Putin hopes for 'more constructive' US president in international dialogue, warns America must 'be careful'

Russian President Vladimir Putin is hoping for a U.S. president who is "more constructive" and understands the "importance of the dialogue," according to a spokesman.

Putin hopes for 'more constructive' US president in international dialogue, warns America must 'be careful'

A spokesperson for the Kremlin says President Vladimir Putin hopes that the next U.S. leader will be "more constructive." 

Spokesman Dmitry Peskov, speaking with NBC News on Friday, said that the White House must understand the "importance of the dialogue." 

Peskov claimed that Putin is willing to work with "anyone who will understand that from now on, you have to be more careful with Russia and you have to take into account its concerns," Peskov said. 

The Russian official avoided calling out President Biden by name and did not offer suggestions for presidential replacements.

Peskov did say that Trump's assertion that he could end the Russian-Ukrainian conflict in a single day to be misguided, saying that the war is "too complicated."

He expressed frustration with the U.S. for continuing to fund Ukrainian defenses against the ongoing Russian attacks, saying it was a waste of money to oppose the invasion.

"You have to understand your responsibility for this," Peskov told the outlet. "You are making this conflict longer."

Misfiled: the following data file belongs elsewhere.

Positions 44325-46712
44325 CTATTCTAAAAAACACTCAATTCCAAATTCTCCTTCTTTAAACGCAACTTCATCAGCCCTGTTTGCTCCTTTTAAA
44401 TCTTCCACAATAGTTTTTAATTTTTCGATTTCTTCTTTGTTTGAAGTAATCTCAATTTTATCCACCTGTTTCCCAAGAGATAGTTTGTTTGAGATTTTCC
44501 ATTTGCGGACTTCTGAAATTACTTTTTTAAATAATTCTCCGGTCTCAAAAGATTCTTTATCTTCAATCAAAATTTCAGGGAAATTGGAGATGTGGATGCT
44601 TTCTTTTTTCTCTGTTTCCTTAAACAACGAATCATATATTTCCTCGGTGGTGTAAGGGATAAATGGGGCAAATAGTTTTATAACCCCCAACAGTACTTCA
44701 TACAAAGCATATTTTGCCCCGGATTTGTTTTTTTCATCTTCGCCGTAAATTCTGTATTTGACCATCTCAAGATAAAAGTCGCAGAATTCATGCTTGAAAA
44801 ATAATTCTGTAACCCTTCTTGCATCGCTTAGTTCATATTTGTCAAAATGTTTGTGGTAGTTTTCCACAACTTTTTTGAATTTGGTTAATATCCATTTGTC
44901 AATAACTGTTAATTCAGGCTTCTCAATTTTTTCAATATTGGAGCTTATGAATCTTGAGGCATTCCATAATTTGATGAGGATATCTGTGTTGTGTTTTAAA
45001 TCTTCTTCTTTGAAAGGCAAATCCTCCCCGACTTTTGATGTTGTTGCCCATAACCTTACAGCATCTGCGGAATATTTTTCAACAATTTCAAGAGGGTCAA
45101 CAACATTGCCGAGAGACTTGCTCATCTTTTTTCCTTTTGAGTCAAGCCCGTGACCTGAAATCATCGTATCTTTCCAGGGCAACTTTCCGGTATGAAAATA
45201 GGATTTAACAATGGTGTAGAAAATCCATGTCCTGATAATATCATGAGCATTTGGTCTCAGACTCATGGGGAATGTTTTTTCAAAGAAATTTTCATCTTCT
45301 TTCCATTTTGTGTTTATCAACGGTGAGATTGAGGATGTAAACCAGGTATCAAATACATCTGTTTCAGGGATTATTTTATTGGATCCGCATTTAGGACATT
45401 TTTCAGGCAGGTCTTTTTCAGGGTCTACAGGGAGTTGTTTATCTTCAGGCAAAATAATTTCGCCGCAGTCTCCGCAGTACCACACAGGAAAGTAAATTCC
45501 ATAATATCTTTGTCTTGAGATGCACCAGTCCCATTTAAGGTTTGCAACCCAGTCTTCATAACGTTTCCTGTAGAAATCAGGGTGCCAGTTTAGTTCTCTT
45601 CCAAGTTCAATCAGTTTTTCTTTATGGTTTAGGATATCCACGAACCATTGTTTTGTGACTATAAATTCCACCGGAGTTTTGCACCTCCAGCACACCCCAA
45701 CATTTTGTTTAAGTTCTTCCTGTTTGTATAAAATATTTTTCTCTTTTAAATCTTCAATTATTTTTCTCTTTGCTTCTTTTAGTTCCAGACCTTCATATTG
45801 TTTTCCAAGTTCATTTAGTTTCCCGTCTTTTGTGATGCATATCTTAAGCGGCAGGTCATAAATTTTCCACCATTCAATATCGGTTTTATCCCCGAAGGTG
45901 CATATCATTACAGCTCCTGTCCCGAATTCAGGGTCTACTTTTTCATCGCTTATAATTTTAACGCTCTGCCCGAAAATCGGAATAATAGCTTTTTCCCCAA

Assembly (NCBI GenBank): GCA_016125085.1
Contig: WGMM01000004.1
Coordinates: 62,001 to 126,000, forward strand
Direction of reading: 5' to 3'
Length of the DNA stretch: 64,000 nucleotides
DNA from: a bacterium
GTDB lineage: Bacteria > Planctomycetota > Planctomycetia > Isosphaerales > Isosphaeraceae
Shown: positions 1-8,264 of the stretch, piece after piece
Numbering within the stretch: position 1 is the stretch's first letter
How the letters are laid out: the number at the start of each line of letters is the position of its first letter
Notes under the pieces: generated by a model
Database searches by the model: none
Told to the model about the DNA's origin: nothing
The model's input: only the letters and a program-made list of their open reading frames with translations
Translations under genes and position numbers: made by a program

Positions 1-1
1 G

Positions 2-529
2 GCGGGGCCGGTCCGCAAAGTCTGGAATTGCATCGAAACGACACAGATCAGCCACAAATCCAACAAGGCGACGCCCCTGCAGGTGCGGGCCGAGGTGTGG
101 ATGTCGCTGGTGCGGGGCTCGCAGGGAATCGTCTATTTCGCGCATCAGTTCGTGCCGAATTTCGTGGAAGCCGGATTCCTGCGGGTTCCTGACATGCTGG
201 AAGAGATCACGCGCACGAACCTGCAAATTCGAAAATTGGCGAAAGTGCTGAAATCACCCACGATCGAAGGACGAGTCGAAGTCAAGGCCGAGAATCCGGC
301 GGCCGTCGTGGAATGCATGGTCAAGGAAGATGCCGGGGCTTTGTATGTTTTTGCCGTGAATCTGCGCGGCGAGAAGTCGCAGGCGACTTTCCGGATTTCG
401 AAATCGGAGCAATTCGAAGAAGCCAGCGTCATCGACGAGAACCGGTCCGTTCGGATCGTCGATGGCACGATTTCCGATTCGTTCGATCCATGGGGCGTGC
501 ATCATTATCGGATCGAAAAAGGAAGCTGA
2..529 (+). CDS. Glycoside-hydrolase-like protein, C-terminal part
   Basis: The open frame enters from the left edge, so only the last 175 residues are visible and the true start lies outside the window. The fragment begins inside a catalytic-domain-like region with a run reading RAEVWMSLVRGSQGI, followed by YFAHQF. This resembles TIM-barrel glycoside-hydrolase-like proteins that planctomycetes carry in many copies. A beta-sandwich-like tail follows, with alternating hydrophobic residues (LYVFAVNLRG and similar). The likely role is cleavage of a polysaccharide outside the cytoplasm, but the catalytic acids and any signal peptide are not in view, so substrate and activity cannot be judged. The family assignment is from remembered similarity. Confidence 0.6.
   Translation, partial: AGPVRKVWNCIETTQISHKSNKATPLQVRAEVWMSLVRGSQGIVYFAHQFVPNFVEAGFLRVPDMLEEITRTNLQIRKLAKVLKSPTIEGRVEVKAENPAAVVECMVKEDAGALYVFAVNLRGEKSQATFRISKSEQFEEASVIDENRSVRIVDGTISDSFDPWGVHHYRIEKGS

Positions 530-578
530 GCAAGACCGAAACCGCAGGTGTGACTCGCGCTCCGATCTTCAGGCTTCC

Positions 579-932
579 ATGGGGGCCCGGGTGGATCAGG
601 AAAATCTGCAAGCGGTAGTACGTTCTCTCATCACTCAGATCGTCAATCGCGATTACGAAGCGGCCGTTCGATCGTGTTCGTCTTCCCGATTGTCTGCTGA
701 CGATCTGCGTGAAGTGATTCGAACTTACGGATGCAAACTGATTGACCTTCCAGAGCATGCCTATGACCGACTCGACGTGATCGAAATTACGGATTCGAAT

Peskov also accused the West of waging a "war" on Russia by bolstering defensive military capabilities in Ukraine.

Putin reiterated this week that he will not end the war in Ukraine until his goals are achieved and, at a year-end news conference, offered rare details concerning those objectives.

The Russian president, who is seeking reelection after being in power for nearly 24 years, addressed concerns from some Russian citizens about another wave of mobilization — a highly unpopular move he enacted in September 2022 to boost his forces in Ukraine.

Putin dismissed the need for a second wave of mobilization of reservists, saying there are some 617,000 Russian soldiers currently in Ukraine, including around 244,000 troops who were called up to fight alongside professional Russian military forces.

"There is no need [for additional mobilization]," Putin said, because 1,500 men are being recruited into the Russian army every day across the country. He said 486,000 soldiers have signed a contract with the Russian military as of Wednesday evening.

Fox News Digital's Lawrence Richard contributed to this report.